Wager v. Sine

Annotate this Case

201 S.E.2d 260 (1973)

Weldon Dean WAGER v. Larry Douglas SINE.

No. 13229.

Supreme Court of Appeals of West Virginia.

Submitted September 19, 1973.

Decided December 21, 1973.

*262 William L. Jacobs and Louie S. Davitian, Parkersburg, for appellant.

J. S. Francis, New Martinsville, for appellee.

*261 SPROUSE, Justice:

This case is before the Court upon an appeal from the final judgment of the Circuit *263 Court of Wetzel County in an action instituted by Weldon Dean Wager, as the plaintiff, against Larry Douglas Sine, as the defendant, to recover damages for personal injuries. It arises out of an accident wherein a truck driven by the plaintiff collided with a severed telephone pole which was lying across State Route 2 in Wetzel County. An automobile driven by the defendant, Larry Douglas Sine, had struck the telephone pole, severed it and knocked it across the highway. The plaintiff truck driver claims that his injuries were the result of the defendant's negligence in striking and severing the pole shortly before the truck impact.

At the conclusion of all of the evidence, the trial court directed a verdict for the defendant and, in a subsequent memorandum opinion, indicated the ruling was based solely on the contributory negligence of the plaintiff. In the trial judge's view, the plaintiff was guilty of negligence as a matter of law, in driving his truck in such a manner that he was unable to bring the truck to a stop before striking the telephone pole.

The only issue in the case is whether the trial court erred in directing a verdict in favor of the defendant and not permitting the issue of contributory negligence to be decided by the jury. The question presented relates solely to liability, therefore, it is not necessary to discuss the medical evidence. Since the issue for resolution requires a review of the evidence, however, it will be necessary to detail at length the facts concerning the accident.

On November 3, 1967, the defendant Sine was proceeding south on State Route 2 in Wetzel County in the vicinity of Paden City. Earlier in the evening, at approximately 6:00 p. m., he had visited a local tavern and had consumed what he characterized variously as a "couple bottles of beer" or "two or three bottles of beer".

He thereafter attended a football game and engaged in other social activities prior to returning south on Route 2 towards Paden City. He testified that the speed of his automobile was 55 or 60 miles an hour.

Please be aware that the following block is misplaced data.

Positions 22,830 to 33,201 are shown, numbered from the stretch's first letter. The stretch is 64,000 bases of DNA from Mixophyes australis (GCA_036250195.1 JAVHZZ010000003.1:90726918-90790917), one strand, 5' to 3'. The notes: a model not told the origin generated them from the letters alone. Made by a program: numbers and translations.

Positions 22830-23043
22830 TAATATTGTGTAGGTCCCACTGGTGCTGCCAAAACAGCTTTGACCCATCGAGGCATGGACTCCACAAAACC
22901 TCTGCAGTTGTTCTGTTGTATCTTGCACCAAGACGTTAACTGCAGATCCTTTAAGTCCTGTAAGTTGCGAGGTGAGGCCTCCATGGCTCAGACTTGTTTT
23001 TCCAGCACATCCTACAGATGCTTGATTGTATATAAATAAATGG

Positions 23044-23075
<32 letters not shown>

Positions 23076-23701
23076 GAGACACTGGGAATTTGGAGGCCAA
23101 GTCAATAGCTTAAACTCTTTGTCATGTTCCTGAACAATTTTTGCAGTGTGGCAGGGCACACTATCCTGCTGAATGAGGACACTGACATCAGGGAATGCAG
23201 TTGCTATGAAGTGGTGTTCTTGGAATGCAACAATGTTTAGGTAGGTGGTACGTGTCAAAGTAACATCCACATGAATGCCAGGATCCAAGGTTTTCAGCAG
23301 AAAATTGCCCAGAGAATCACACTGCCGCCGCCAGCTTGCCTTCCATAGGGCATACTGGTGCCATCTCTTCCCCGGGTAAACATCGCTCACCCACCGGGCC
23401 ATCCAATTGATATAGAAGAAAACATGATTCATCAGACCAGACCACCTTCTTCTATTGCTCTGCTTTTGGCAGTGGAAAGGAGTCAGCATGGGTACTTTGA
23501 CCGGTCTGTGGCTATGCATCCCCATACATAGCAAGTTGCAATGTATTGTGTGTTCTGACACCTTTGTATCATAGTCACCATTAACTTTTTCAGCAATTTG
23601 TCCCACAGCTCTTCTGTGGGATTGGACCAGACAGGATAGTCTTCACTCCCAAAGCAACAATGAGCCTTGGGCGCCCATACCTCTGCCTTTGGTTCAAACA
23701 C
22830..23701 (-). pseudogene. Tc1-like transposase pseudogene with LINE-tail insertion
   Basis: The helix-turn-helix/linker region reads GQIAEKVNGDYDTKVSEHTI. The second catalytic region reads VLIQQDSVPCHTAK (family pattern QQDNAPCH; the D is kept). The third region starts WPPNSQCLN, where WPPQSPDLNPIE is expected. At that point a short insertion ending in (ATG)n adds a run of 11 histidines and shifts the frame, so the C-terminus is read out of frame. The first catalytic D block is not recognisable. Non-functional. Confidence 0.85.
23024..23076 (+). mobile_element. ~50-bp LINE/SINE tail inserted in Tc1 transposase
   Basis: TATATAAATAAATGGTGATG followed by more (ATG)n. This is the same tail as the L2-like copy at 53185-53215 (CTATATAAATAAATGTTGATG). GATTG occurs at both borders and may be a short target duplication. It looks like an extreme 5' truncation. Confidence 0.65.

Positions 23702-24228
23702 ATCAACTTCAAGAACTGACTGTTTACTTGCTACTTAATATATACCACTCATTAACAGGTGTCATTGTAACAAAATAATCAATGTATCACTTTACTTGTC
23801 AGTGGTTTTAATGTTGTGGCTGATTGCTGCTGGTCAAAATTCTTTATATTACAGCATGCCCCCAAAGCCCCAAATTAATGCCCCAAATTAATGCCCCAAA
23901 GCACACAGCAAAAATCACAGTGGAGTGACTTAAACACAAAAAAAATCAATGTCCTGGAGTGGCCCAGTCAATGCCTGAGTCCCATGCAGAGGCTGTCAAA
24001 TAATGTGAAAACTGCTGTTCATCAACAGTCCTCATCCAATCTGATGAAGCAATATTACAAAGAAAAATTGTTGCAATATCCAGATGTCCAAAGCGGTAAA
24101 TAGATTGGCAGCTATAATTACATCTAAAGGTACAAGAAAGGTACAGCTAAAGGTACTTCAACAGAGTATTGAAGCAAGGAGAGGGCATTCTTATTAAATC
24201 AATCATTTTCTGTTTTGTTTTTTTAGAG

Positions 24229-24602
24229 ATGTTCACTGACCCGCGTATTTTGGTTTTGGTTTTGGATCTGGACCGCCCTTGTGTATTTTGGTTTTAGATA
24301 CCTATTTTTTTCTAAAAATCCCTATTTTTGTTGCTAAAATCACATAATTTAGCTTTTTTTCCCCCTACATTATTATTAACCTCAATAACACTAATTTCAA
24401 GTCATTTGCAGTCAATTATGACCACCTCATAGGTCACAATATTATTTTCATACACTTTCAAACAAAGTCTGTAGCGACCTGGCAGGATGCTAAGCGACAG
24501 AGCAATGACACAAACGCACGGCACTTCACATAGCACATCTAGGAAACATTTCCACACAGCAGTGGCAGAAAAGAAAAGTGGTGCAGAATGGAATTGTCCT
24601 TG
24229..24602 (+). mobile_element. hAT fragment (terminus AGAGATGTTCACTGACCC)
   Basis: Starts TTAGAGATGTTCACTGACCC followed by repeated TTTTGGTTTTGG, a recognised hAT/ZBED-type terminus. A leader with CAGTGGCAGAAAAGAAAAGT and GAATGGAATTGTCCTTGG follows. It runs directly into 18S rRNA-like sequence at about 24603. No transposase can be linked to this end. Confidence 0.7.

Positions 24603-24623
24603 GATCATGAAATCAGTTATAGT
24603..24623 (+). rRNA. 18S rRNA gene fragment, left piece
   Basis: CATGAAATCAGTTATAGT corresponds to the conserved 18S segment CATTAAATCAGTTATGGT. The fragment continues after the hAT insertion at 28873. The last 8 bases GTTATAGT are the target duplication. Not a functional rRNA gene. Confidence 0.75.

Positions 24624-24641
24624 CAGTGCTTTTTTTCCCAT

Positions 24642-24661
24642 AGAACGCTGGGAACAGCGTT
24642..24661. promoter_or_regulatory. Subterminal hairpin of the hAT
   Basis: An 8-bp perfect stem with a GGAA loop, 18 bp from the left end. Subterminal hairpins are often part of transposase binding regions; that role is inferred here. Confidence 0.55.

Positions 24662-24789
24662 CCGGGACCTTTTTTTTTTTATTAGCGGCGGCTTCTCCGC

The portion of the highway where the accident occurred was in bad condition and had been in a bad condition for a number of years. The highway was rough in this location because the pavement was frequently repaired apparently due to some defect in the structure of the highway.

The defendant was aware not only of the bad condition of the highway, but he was aware of a large "hump" at one location. He testified that, as he approached this hump, still maintaining a speed of 55 to 60 miles an hour, he pulled his vehicle to the extreme right of the southbound lane to avoid the hump. His automobile left the highway and went onto the berm, which was soft and dropped to a depth of four inches. The defendant attempted to straighten his vehicle back on the highway, but this caused the vehicle to go into a spin. The defendant did not know how many times his vehicle spun around, but it crossed the highway severing the telephone pole located on the berm off the northbound lane of the highway. The pole was completely severed and fell across part of the northbound lane and all of the southbound lane. After striking the pole, the defendant's vehicle came to rest close to the stub of the severed pole adjacent to the northbound lane of traffic.

The left side of the defendant's automobile was damaged and the defendant's leg was pinned between the door and the steering wheel. This, added to his dazed condition, prevented him from getting out of the automobile.

Shortly after the defendant's accident, two apparently impartial witnesses, John Booher and Wayne Sydenstricker, approached the accident scene in Booher's automobile. The Booher vehicle was proceeding north on the highway when the two men observed Sine's wrecked vehicle. They were approximately 350 to 400 feet south of the Sine vehicle when they first saw it. Booher stopped his vehicle approximately *264 100 feet south of the Sine vehicle, leaving his two left wheels on the hard surface of the highway and the two right wheels on the berm in order that he would not be stuck in the soft berm. Either one or both of these men went to Sine's assistance.

Booher testified that he remembered passing a tractor-trailer truck a short distance south and, having by this time seen the pole lying across the highway, became concerned for the truck driver. Booher left his vehicle and began waving his arms to signal the oncoming truck driver. Both Booher and Sydenstricker testified that the headlights and taillights of the Booher car were burning, and that the left turn signal was flashing.

According to Sydenstricker and Booher, they had passed the tractor-trailer truck approximately one-half to a mile south of the Sine accident. At the time they overtook the truck, Booher was travelling at an estimated speed of 60 to 65 miles an hour. Sydenstricker said the truck was travelling at an estimated speed of 55 miles an hour. Booher stated that, as he left his vehicle to wave at and flag the oncoming truck, he first saw the truck approaching at about 250 yards to the south, and that the lights of the truck were shining straight towards him. He said the truck veered to the left side of the road, proceeded past him and struck the pole.

The plaintiff's testimony on the facts material to the principal issue was completely contradictory to the testimony of Booher. The plaintiff, Wager, stated that he was travelling north on State Route 2 at approximately 40 miles per hour. It was raining and dark. He saw a dark object to his right, causing him to pull his truck to the left and slow his vehicle. The plaintiff stated that there were no lights on any vehicle in the area, and he saw no one waving and flagging traffic. His testimony was that he was 20 to 30 feet from the pole when he first observed it. He slowed the truck again by changing his gears downward, and at the same time applying his brakes, first to the trailer and then to the tractor. After applying his brakes, he was travelling at a rate of speed of 15 to 20 miles an hour at the time of the collision with the pole. He contends he was thrown around in the truck and was injured as a result of the impact.